Standing in the shadows pulling the strings of those willing to make spurious or defamatory claims about a political opponent worked so well for the interim Prime Minister and Liberal MP for Cook Scott Morrison in the past that he appears to be doing it again.

Last time the efforts of his political puppets cost News Corp tens of thousands of dollars in legal costs and like last time The Daily Telegraph is the Liberals vehicle of choice.

The smear campaign revealed……..

The Saturday Paper, 11 May 2019, excerpt:

Midweek, Murdoch’s Sydney tabloid The Daily Telegraph went for broke. On page one, it ran a story under the headline “Mother of invention”, and set out to destroy what it said was hailed as Shorten’s “election-winning moment”. It accused him of omitting the fact his mother went on to enjoy an illustrious career as a barrister. The paper said he had failed to disclose that his mother graduated law later in life “and [practised] at the bar for six years”. It said the Labor chief had only told half the family story. If that were the case, however, he left out the half that gives even more potency to his mother’s legacy.

One senior Liberal wondered who was the genius on their side who thought it a good idea to prompt the Telegraph’s ill-considered and cockamamie attack. Gallery journalists confirm the “Libs were shopping the story around on Tuesday”. 
Melbourne’s Herald Sun, unlike its Brisbane stablemate, The Courier-Mail, refused to take it. Scott Morrison played the innocent bystander. He told reporters it was a “very upsetting story” and he can understand that Shorten would have been “very hurt by it”. That was an understatement. The opposition leader was furious.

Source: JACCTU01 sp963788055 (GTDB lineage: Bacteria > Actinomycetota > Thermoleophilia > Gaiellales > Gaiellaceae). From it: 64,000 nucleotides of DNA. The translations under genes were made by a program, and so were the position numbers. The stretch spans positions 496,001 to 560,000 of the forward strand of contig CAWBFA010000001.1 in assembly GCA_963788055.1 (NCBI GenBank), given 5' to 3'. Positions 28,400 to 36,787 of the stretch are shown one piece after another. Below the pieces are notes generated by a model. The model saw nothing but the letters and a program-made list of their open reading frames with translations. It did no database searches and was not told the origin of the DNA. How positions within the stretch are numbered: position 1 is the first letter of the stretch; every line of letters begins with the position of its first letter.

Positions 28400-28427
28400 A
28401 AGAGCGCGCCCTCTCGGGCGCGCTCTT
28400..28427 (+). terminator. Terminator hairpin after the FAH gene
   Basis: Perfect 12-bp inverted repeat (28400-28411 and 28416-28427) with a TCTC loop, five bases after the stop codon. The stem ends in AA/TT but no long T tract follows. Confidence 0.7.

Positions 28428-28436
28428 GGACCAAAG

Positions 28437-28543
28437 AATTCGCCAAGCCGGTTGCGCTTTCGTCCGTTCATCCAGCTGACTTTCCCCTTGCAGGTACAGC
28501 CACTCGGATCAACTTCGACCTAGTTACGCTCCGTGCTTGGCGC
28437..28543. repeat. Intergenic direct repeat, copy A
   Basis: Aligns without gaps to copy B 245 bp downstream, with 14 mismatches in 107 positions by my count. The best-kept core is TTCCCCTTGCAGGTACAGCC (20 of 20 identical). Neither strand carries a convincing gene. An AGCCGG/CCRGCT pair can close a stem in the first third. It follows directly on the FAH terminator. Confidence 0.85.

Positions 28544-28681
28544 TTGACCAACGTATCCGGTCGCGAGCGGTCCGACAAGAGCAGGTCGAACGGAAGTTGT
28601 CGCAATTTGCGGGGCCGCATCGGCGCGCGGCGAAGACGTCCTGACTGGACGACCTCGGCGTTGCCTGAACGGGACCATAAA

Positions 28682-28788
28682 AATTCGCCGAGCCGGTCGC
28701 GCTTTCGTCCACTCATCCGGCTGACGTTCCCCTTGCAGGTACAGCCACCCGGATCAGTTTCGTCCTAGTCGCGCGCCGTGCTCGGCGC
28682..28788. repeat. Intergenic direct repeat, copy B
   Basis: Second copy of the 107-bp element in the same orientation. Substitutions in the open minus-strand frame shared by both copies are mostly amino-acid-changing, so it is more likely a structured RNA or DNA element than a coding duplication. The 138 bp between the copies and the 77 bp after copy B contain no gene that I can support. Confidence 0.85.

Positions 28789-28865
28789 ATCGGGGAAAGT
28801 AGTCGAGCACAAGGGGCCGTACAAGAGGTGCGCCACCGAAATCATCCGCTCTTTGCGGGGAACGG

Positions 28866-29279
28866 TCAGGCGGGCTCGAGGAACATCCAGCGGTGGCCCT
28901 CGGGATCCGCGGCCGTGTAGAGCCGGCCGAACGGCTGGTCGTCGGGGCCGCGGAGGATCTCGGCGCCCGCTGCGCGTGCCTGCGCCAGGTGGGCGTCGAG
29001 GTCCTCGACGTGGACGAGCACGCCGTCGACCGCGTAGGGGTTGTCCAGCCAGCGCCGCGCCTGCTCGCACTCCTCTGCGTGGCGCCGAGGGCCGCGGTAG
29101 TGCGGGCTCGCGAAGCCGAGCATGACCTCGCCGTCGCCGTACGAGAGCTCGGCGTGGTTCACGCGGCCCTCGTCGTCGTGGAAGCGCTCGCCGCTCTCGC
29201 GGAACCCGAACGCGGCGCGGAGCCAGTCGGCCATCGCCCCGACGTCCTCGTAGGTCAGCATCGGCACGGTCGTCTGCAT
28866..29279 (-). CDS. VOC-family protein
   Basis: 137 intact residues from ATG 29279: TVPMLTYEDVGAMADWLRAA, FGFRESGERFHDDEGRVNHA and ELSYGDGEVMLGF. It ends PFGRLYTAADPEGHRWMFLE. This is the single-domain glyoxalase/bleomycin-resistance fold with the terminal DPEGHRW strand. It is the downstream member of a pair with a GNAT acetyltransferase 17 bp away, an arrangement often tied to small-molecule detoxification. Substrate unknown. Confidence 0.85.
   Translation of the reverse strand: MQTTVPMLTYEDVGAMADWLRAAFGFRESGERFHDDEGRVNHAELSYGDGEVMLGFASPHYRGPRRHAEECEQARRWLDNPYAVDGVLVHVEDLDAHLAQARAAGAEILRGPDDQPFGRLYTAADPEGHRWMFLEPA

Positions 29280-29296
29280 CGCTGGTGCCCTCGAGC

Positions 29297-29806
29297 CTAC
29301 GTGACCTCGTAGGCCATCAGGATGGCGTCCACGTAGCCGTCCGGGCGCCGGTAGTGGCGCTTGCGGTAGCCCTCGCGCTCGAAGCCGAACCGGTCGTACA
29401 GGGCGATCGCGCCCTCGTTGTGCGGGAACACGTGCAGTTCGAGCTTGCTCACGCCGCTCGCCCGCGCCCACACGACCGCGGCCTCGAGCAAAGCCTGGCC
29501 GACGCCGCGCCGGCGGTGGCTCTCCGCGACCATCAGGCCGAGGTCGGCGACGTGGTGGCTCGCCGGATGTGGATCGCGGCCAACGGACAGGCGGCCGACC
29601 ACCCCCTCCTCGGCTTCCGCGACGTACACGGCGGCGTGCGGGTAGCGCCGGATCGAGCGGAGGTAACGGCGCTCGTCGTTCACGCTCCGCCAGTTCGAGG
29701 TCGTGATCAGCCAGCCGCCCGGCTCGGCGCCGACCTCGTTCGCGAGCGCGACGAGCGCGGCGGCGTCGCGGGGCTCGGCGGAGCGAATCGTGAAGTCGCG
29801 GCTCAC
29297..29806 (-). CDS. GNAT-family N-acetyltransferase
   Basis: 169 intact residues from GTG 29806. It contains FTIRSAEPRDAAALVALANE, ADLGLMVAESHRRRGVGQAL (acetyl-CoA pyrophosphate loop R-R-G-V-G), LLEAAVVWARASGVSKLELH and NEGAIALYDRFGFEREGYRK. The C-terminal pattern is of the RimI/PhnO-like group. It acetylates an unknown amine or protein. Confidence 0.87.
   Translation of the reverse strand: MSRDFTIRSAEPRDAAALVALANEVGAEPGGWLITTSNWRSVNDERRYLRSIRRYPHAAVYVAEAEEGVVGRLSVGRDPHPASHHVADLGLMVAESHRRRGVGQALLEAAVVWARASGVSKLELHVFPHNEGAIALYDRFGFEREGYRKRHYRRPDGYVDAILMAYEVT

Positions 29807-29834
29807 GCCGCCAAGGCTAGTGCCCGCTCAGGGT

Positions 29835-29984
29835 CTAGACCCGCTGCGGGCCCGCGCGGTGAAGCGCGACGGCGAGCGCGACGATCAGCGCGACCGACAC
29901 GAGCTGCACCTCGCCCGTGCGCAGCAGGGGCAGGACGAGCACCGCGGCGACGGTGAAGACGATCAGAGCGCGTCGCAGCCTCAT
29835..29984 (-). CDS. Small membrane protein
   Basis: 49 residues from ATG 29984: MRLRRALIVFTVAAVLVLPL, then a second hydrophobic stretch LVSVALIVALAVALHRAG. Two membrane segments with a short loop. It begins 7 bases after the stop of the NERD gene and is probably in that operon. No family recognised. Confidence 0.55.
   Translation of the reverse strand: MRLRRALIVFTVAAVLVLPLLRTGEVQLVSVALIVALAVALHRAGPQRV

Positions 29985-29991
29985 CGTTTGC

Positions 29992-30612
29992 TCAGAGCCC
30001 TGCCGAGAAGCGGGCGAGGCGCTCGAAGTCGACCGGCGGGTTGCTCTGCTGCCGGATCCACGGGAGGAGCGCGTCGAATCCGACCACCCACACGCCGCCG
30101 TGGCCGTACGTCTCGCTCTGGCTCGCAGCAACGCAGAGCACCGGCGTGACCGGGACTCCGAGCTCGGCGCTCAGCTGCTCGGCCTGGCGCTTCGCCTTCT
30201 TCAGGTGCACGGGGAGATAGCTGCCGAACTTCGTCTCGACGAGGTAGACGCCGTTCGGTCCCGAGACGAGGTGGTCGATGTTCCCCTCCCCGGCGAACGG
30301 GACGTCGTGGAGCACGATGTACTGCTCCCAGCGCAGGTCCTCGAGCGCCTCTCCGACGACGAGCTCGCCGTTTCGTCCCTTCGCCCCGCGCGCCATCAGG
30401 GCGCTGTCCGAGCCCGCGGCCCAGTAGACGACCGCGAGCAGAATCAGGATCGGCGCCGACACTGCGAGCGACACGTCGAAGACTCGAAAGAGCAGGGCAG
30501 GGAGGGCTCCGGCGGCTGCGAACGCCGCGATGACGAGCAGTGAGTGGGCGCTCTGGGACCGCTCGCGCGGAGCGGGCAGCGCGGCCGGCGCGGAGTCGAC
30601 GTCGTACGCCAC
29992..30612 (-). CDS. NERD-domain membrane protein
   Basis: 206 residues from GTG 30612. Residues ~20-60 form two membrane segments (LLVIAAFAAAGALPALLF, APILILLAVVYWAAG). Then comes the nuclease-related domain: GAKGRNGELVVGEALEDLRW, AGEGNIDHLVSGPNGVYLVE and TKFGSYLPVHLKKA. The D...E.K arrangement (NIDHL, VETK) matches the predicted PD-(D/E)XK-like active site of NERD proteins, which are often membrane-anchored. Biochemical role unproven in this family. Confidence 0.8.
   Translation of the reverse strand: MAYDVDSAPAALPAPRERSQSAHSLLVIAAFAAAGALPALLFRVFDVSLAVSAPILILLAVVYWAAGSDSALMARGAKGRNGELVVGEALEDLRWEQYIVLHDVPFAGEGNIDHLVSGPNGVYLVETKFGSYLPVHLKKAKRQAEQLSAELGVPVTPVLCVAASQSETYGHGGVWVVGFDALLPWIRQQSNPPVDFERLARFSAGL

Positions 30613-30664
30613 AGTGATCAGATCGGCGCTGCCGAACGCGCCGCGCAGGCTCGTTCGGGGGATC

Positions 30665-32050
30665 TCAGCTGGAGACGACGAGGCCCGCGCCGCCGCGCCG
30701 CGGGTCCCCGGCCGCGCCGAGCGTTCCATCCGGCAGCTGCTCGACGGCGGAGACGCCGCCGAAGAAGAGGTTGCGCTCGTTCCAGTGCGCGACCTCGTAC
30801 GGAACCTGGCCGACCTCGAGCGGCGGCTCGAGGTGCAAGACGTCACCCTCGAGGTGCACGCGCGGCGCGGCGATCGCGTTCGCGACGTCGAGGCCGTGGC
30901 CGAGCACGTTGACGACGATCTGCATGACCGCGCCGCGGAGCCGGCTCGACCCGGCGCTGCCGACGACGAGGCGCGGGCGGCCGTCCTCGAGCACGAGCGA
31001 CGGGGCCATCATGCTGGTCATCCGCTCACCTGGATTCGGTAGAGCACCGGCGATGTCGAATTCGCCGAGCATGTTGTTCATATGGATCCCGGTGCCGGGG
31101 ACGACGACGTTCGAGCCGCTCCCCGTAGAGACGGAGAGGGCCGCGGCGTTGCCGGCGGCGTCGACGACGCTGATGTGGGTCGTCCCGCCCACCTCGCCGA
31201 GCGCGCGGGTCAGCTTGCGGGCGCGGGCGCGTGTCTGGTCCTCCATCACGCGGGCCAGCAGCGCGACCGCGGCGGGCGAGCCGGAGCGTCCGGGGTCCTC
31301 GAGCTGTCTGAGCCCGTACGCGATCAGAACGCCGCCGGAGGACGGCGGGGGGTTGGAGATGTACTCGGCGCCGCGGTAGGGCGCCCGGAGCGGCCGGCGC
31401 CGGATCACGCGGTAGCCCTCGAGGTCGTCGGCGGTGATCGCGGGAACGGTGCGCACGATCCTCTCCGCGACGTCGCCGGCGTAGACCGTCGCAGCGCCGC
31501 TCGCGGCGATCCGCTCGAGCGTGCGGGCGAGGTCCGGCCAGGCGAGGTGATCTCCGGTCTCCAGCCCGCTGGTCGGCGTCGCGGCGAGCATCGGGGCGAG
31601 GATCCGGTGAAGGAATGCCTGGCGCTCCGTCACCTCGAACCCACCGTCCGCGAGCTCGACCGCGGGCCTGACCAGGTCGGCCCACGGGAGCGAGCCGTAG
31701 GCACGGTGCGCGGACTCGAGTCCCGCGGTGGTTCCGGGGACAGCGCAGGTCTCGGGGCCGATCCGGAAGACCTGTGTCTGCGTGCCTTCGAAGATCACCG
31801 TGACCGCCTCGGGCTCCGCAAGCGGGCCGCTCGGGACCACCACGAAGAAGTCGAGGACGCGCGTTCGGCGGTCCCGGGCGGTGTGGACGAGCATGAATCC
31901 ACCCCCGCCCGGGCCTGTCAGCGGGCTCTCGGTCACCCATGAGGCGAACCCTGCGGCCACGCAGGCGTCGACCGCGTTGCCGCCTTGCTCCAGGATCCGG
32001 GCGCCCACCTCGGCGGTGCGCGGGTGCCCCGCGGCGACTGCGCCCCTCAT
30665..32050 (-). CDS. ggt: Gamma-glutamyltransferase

For 10 minutes during a half-hour press conference on Wednesday, Shorten spoke of his mother’s achievements. Fighting back tears, he told of a woman in her 50s with grey hair, who, even though she topped her law school, could not get a law firm to take her on for articles. When she eventually got to the bar, she struggled for briefs – “she got about nine briefs in her time”. Far from fulfilling her dream, as the Murdoch hatchet job claimed, she went back to education. The partisan attack on the Labor leader opened the way for him to hit back at one of the Liberals’ biggest vulnerabilities: their failure to promote more women through their parliamentary ranks. Their most high-profile and credible woman, Julie Bishop, has quit. She won’t be at the party’s Mother’s Day launch on Sunday to support Morrison, the man who blocked her run for the leadership. Shorten says the experience of his mother – “the smartest woman I’ve ever known” – is why he believes in the equal treatment of women.

News Corp sources say the Tele has another story on their news file to throw at Shorten. It is highly defamatory and legally dubious. The desperation that led to the attack on Shorten and his mother’s memory may give them pause to think about running it. As one Labor campaign worker says, “It’s difficult to know where the government ends and News Corp begins.” [my yellow highlighting]

Phase Two of the smear campaign.......

A scurrilous, below-the-radar whispering campaign has broken through onto social media.

Thursday, 9 May 2019

Liberal Party election campaign strategy is a bit of a joke

The Liberal Party of Australia as part of its official election campaign uses a forty-two year-old US movie franchise to market its leader Scott Morrison on social media - by crudely photshopping his middle-aged, plump jowled face onto the svelte body of a then 26 year-old actor.

Wednesday, 8 May 2019

The Liberal & Nationals answer to all the water policy mistakes they have made in the past. Full speed ahead to make some more!

In 2006 the Howard Coalition Government’s then Minister for Water Malcolm Bligh Turnbull attempted an under-the-radar progression of a proposal to dam and divert water from the Clarence River system into the Murray Darling Basin. He was sprung and it lost his government the seat of Page in 2007.

When Tony Abbott was prime minister he was all gung-ho for damming east coast rivers, but was by then wary of the mood of Clarence Valley communities.

Despite a certain coolness on Tony Abbott’s part and Turnbull's silence once he followed Abbott as prime minister, the wannabee water raiders within the Basin have never given up on the idea of destroying the Clarence River in order to continue lucrative water trading for profit and inappropriate levels of farm irrigation in the Basin.